I'll have a look at it when i can. Out of curiosity, why did you "preview" something that actually isn't in the book? I'd preferred if you gave an overview of the system that is on the book, maybe saving this "alternate take" for a new blog entry, like "Mark Seifer thinkering corner". Honestly, that seems like a wonderfull idea. You should totally start it. I bet everyone would love to have an insight on your take on houserules.

I may or may not be partially responsible for the preview. Im pretty sure the first time he mentioned it was in response to one of my posts. Basically, the system presented in the book is great for simplicity, but it doesn't handle cases where a character wants to spend more than 50% of their WBL on big six items, or more than about 10% of their WBL specifically on weapons(i.e. any martial character), well. This system addresses that problem quite nicely.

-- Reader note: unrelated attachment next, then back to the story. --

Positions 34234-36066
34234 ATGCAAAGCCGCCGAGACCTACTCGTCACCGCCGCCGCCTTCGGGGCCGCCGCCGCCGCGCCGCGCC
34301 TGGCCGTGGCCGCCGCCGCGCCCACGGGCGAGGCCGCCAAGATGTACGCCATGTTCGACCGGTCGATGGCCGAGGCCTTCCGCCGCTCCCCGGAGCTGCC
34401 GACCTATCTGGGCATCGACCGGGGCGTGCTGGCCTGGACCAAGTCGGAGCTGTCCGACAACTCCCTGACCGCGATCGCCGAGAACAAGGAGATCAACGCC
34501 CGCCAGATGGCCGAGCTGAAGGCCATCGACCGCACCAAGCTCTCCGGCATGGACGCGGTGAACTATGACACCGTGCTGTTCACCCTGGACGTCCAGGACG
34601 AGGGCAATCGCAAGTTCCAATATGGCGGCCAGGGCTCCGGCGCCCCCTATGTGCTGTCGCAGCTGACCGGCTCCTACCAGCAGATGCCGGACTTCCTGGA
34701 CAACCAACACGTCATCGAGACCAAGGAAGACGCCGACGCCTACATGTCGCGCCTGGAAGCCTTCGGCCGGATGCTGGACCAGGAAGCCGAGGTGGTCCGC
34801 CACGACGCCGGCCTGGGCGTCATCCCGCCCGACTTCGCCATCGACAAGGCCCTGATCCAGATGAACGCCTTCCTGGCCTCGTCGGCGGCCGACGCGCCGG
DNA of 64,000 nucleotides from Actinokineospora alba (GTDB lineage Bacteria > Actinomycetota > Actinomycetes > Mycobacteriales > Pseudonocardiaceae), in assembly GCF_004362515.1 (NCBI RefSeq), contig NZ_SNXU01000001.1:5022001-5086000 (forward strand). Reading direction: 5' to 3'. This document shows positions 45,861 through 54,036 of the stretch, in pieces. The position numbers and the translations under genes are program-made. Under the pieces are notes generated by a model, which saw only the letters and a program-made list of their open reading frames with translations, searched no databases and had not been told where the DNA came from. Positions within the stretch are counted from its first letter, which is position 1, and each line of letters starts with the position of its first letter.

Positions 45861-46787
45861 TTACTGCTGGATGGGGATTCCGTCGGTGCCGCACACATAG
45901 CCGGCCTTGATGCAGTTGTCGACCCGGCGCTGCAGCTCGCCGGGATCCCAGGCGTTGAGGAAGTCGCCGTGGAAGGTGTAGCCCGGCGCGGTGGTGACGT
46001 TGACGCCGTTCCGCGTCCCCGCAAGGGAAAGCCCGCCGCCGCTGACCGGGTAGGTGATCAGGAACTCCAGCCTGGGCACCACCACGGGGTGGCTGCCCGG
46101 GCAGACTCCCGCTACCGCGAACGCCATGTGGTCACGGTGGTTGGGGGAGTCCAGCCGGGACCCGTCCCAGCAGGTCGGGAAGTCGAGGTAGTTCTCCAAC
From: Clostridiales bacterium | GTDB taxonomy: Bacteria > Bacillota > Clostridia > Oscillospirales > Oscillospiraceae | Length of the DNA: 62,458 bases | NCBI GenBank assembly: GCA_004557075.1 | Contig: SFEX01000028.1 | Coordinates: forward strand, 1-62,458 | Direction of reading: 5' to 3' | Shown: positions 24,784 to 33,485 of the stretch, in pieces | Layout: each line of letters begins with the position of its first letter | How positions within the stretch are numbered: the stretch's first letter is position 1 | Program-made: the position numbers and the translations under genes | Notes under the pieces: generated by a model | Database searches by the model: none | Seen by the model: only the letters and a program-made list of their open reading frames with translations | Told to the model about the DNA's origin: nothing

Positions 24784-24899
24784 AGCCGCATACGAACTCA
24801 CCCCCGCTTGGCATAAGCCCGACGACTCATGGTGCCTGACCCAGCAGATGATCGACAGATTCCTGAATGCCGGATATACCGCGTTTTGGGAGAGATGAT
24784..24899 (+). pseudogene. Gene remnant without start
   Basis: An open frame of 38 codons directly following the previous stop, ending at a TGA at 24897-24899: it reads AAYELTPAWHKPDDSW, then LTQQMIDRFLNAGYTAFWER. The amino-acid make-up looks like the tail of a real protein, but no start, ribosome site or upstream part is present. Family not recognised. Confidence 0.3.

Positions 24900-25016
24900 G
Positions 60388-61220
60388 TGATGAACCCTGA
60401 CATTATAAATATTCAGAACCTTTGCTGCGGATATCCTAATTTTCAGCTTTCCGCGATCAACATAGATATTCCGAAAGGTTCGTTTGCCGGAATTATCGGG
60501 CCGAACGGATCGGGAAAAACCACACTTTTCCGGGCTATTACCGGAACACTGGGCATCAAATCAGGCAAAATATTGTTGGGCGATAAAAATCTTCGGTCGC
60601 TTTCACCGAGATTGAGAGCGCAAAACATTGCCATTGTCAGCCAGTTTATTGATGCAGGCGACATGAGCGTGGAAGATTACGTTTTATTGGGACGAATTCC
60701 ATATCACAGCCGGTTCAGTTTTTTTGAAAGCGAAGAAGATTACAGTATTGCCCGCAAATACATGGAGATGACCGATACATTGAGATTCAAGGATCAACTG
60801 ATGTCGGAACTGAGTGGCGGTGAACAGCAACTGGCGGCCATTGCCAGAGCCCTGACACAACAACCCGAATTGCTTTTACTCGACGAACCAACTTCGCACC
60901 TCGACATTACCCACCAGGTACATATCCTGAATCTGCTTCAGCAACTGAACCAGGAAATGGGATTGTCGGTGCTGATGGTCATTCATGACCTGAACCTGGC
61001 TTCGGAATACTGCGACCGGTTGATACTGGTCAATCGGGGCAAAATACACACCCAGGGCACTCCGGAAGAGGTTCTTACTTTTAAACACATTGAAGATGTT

Don't know if this has been asked, but is there anything in Unchained that gives you the 'big 6' progression but still allows for some low-level magic items?

I was thinking of making the 'necessary maths' be untyped bonuses and to allow some low-level +1 or +2 signature weapons to give the players an edge.

I wanted a LotR feel where magic is rare, rather than a Conan style one where magic was non-existent, or the default which has bags of trash items like a videogame.


Not talking about the Big Six for a minute, I'm interested in the Tarrasque.